For those readers who have not yet reserved tickets to the current Christian Youth Theatre production of TOM SAWYER at the Crighton Theatre, be advised that four of the twelve performances in the run have already sold out, and only four more performances remain this weekend. Trust me, this show is in the “not-to-be-missed” category, and having seen what CYT is capable of, I am already making plans to delay my spring trip to New York just long enough so I can catch one of the Seven Brides For Seven Brothers performances the group plans for Crighton Theatre next May.
Why am I so enthused? Let me tell you something. If this show were on Broadway right now it would not surprise me if it settled in for a good long run with its young star, John Bailey, becoming the toast of the town.
He is an absolute joy as Tom Sawyer, sings beautifully, and has naturalness on stage that money cannot buy. But he is not alone. The enormous cast of talented youngsters is delightfully choreographed and flawlessly directed by Amy Barnes (Assistant Director, Dana Crenshaw), with superb musical direction from Mandy Henson, and charming and authentic period costumes from designer, Marci Lane. Jared Barnes designed the many lovely sets with Tom’s house cleverly popping right into the audience. Lighting (John Romain) and Sound (Rick Hill) rounded out the production values that make this show a total gem.
But back to the wonderful music and lyrics of Richard M. Sherman and Robert B. Sherman that highlighted the original Reader’s Digest movie musical adaptation of Mark Twain’s The Adventures of Tom Sawyer on which this show is based. I am always struck by show tunes that are immediately catchy on first hearing. We have plenty of them here, and the superb singing of this cast does them all justice as this classic 19thcentury tale of a hooky-playing young rascal living on the Mississippi River comes to life on the stage.
The excitement of an arriving riverboat during the lively opening number, “Here She Comes,” is led by young Jonathan Seberino and the enormous 49-member cast. (I wish I could name them all!) The song is a knockout full of the kind of vibrant energy and utter joy that would prevail throughout the show.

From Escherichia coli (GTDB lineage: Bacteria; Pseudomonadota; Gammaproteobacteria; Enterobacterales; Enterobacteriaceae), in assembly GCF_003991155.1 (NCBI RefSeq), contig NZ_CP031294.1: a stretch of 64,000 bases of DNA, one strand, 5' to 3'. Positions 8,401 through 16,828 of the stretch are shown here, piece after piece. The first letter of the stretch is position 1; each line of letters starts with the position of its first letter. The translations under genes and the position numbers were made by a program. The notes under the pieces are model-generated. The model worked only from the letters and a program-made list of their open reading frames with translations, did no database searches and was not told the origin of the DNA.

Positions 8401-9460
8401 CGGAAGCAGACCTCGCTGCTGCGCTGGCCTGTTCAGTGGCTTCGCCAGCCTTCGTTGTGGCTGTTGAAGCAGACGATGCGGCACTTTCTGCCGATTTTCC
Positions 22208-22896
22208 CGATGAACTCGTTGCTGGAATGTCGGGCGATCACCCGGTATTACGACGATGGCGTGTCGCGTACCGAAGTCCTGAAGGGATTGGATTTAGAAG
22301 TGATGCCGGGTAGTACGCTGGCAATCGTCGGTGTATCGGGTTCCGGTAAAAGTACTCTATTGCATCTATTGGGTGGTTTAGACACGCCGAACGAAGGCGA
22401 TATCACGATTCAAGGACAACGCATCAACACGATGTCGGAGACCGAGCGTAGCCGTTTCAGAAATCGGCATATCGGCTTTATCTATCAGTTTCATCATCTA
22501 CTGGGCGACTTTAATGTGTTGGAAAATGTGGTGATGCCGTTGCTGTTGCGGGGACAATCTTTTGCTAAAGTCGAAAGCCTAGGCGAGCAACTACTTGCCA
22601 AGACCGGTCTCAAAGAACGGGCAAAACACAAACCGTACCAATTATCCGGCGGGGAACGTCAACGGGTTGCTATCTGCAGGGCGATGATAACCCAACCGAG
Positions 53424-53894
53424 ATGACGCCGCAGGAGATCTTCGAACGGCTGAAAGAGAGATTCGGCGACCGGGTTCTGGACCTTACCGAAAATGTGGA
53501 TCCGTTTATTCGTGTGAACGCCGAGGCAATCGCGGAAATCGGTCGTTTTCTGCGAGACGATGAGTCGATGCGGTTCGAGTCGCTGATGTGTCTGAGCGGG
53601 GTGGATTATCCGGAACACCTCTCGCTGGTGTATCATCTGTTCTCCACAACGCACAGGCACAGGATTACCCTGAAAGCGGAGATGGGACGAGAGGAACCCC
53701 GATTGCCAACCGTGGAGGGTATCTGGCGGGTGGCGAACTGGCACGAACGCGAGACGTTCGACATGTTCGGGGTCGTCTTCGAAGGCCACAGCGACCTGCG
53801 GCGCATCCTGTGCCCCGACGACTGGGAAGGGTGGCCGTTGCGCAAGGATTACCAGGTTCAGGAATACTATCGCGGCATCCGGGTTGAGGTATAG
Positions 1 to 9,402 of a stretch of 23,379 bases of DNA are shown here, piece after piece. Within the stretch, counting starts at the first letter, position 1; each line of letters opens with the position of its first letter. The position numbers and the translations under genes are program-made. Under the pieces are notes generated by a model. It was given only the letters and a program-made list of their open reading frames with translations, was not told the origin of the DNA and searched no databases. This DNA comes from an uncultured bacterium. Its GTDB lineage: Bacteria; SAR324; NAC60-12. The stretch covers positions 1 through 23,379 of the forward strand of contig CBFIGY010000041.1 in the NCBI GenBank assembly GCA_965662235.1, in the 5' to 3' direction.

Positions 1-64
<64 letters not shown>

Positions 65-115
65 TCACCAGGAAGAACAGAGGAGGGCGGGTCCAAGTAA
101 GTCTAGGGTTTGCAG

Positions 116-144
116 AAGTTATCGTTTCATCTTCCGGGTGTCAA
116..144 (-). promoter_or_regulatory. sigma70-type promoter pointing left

When he is not getting into mischief Tom lives with his Aunt Polly (Mary Robbins). It doesn’t take Tom long to get into a brawl with another lad, and Polly is at her wits end as she leads a powerful performance of the show’s title tune, “Tom Sawyer,” joined by Mary
(Savannah Michelsen), Widow Douglas (Allie Darnell), Sid (Zoe Holbrook), Miss
Dobbins (Zoe Bullard), and Mrs. Thatcher (Cameron Valadez). The action quickly moves to the quaint town square where the apple of Tom’s eye, pretty Becky Thatcher (Christina Seberino) and her giggling girlfriends flirt with the boys. Then it is on to the adorable schoolhouse scene where stern schoolmarm, Miss Dobbins, rules with an iron fist until she faints when Tom throws an insect at her. The glee of the cheering students is infectious, and Tom’s young pal, Ben (adorable John David Dvorak) emerges as a cherubic scene-stealer.
Back in Aunt Polly’s yard, Bailey’s star power is clear as Tom and his gang offer a delicious romp through the cheerful song, “Gratification.” Talented Zane Nixon gets into the action as Huck Finn when he joins Tom, Ben, and Muff Potter (Adam Springer) for the
rambunctious and engaging, “A Man’s Gotta Be.” Next, a well-staged graveyard scene is misty and mysterious, and maybe a murder takes place, but maybe not. Soon the action is back in town where Mr. Bailey convinces us he is an absolute charmer as Tom sings the poignant, “If’n I Was God.” Wow! Then Act One ends with another of the many speedy and efficient set changes as we find Tom, Huck and Ben running away on a river raft during the merry tune, “The Promise Land” with its bright solo moments for each of the boys.
Intermission offered countless snack treats and little gift items for sale, and there were
auction items, too. But when the curtain went up for Act Two it was back to our three naughty runaways camping in the woods as they sing and dance merrily during the song, “Free Bootin’.” There are sweet counterpoints in the tender reprise of “If’n I Was God,” from Tom and Polly. Soon the whole town gathers at the church as the preacher (Preston Parkhurst) leads the hilarious memorial funeral service for the missing boys presumed dead. Miss Dobbins launches into the classic Gospel tune, “It is Well,” and the whole town joins in with choir-like perfection. Feisty young Huck has a pleasant duet with Widow Douglas for, “Take Me As I AM,” and the whole town rejoices at the return of the boys
during a 4thof July picnic with the lively delight and whirling choreography of the spirited song, “Hannibal, MO.”
Still to come was a spooky cave scene with the ominous Injun Joe (Joshua Bullard) and the best echo sound effects I have heard. There is a sweet “Soliloquy” from Polly and Mary before Tom leads Polly and Muff in a glowing rendition of “I Saw the Light.” The eye-popping and patriotic Fourth of July “Finale” that followed was led by the
talented Liberty Girls with a full cast that seemed to brilliantly explode on stage like fireworks personified.
And off stage — somewhere—there was another set of stars: the CYT staff, parents and crew who had made the impossibly wonderful really happen, right there on the Crighton stage. Bravo!
TOM SAWYER continues at Conroe’s Crighton Theatre with performances tonight at 7pm, Saturday at 2 pm & 7 pm, and Sunday at 2 pm. Tickets may be purchased by calling 832-487-8770, or visiting the website at CYTHouston.org.